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In recent decades the Ann Rutledge story has been treated as mythical rather than as an account of Abraham Lincoln's first but doomed love affair. In The Shadows Rise, the first book-length treatment of the subject, John Evangelist Walsh restores Ann Rutledge to her rightful place in the historical record.
In 1945 the noted Lincoln scholar James G. Randall stated in his Lincoln biography that no real evidence existed to confirm Lincoln's love for Ann or the tales of his profound grief at her early death. Later, in the 1990s, John Y. Simon and Douglas Wilson began the rehabilitation of Rutledge with a reexamination of Herndon's papers.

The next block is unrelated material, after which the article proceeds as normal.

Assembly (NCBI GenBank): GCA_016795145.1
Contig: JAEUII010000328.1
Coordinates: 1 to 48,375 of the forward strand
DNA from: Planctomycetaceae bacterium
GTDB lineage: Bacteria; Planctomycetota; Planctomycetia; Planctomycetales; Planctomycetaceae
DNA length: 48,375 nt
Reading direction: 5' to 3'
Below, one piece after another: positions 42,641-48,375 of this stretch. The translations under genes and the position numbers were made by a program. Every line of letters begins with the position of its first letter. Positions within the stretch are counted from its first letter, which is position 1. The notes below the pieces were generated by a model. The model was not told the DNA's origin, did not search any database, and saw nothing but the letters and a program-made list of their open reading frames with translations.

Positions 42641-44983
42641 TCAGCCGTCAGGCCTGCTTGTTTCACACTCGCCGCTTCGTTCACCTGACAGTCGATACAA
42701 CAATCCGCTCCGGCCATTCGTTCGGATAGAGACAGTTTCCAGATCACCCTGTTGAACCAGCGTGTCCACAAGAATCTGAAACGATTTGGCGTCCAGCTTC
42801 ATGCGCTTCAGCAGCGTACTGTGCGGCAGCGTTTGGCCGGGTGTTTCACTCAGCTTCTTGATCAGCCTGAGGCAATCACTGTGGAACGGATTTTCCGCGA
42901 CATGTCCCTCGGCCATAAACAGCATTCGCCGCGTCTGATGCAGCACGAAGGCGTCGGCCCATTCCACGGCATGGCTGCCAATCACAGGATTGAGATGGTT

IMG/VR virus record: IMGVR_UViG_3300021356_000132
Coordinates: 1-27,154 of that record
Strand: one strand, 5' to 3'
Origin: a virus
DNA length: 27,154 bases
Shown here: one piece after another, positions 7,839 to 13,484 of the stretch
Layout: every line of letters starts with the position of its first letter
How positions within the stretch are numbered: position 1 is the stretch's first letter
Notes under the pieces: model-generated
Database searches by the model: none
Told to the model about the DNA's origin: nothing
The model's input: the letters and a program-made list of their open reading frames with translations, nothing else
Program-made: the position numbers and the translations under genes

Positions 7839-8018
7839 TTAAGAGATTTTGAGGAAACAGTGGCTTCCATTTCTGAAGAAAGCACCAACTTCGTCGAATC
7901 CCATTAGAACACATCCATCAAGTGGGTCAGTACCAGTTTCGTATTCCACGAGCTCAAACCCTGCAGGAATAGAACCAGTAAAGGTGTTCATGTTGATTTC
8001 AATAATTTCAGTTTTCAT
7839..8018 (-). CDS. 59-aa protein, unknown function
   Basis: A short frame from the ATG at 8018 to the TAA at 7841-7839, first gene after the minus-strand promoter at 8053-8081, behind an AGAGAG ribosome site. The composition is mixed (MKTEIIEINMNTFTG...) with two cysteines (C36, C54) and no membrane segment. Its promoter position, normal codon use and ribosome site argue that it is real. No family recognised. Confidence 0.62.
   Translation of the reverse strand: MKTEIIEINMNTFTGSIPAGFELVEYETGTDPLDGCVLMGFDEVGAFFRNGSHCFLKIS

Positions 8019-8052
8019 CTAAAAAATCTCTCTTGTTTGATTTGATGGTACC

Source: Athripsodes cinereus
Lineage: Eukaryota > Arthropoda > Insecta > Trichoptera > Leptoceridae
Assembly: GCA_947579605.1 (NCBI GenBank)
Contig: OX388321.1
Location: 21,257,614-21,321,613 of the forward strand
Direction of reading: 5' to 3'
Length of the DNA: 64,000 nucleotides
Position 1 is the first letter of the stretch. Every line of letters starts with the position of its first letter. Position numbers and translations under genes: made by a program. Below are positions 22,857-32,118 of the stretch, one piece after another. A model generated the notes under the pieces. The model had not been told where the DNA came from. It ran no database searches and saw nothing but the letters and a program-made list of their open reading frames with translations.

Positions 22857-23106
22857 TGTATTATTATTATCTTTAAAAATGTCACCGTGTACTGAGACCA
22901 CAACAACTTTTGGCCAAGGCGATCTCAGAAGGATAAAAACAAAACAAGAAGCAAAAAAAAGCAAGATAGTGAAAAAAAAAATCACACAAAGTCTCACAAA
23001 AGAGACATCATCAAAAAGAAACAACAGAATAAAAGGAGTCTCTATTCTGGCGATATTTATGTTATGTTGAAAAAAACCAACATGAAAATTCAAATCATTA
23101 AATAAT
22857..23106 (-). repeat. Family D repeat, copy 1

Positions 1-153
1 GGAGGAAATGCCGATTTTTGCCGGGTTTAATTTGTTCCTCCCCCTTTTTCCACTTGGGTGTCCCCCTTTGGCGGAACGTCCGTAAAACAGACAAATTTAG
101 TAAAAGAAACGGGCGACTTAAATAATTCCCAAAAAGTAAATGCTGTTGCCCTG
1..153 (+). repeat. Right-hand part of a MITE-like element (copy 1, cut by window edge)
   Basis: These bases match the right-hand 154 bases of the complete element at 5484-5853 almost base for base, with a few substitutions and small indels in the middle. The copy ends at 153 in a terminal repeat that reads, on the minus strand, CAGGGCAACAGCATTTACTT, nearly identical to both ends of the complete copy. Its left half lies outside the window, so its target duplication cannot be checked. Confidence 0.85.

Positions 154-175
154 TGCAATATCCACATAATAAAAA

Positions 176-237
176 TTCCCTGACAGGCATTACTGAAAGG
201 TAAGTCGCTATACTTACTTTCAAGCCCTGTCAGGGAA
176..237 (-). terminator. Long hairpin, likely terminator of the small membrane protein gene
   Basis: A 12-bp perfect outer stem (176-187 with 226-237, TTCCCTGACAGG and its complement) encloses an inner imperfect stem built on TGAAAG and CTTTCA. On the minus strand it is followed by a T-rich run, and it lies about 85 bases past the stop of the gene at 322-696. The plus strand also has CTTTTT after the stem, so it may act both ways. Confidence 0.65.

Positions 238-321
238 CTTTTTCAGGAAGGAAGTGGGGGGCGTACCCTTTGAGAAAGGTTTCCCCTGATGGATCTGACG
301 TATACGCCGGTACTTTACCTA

Now, in The Shadows Rise, Walsh transcends and transforms recent research, re-creating the Lincoln-Rutledge story in all its dramatic fullness and depth. Along with new material and new interpretations he supplies some old-fashioned common sense. Highlights include convincing reconstructions of Lincoln's New Salem friends and Walsh's fresh examination of the Mary Owens affair, in which Lincoln's offer of marriage was refused.
The book itself was very compelling and had a way with how I read it. Its unique because it presents a conspiracy theory that might have catapulted the USA into a totally different realm than maybe what we see today. That is if he didn't marry his original wife and given birth to a baby boy. All in all, a real fascinating book, and couldn't put it down.Was this review helpful? Yes NoThank you for your feedback. Report this reviewThank you, this review has been flagged.